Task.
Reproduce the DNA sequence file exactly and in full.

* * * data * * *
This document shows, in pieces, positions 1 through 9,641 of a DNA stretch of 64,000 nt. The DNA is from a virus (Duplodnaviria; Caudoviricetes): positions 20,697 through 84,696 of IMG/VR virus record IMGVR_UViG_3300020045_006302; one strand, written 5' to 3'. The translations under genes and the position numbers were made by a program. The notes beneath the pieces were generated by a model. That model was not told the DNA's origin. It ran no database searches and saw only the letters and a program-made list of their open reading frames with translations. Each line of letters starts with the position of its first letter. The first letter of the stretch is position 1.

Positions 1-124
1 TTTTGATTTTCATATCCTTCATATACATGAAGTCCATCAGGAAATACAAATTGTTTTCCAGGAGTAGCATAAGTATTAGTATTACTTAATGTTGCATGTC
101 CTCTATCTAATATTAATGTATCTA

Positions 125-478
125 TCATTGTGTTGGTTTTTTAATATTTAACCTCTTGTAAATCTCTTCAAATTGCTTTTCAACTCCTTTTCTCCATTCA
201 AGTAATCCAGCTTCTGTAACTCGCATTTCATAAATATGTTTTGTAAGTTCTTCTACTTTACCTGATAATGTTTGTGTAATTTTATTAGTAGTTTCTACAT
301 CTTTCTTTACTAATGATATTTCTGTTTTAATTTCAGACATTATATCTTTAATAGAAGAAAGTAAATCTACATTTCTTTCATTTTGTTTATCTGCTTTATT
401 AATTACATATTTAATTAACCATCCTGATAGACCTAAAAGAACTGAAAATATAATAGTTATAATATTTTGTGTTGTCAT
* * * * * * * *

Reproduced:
This document shows, in pieces, positions 1 through 9,641 of a DNA stretch of 64,000 nt. The DNA is from a virus (Duplodnaviria; Caudoviricetes): positions 20,697 through 84,696 of IMG/VR virus record IMGVR_UViG_3300020045_006302; one strand, written 5' to 3'. The translations under genes and the position numbers were made by a program. The notes beneath the pieces were generated by a model. That model was not told the DNA's origin. It ran no database searches and saw only the letters and a program-made list of their open reading frames with translations. Each line of letters starts with the position of its first letter. The first letter of the stretch is position 1.

Positions 1-124
1 TTTTGATTTTCATATCCTTCATATACATGAAGTCCATCAGGAAATACAAATTGTTTTCCAGGAGTAGCATAAGTATTAGTATTACTTAATGTTGCATGTC
101 CTCTATCTAATATTAATGTATCTA

Positions 125-478
125 TCATTGTGTTGGTTTTTTAATATTTAACCTCTTGTAAATCTCTTCAAATTGCTTTTCAACTCCTTTTCTCCATTCA
201 AGTAATCCAGCTTCTGTAACTCGCATTTCATAAATATGTTTTGTAAGTTCTTCTACTTTACCTGATAATGTTTGTGTAATTTTATTAGTAGTTTCTACAT
301 CTTTCTTTACTAATGATATTTCTGTTTTAATTTCAGACATTATATCTTTAATAGAAGAAAGTAAATCTACATTTCTTTCATTTTGTTTATCTGCTTTATT
401 AATTACATATTTAATTAACCATCCTGATAGACCTAAAAGAACTGAAAATATAATAGTTATAATATTTTGTGTTGTCAT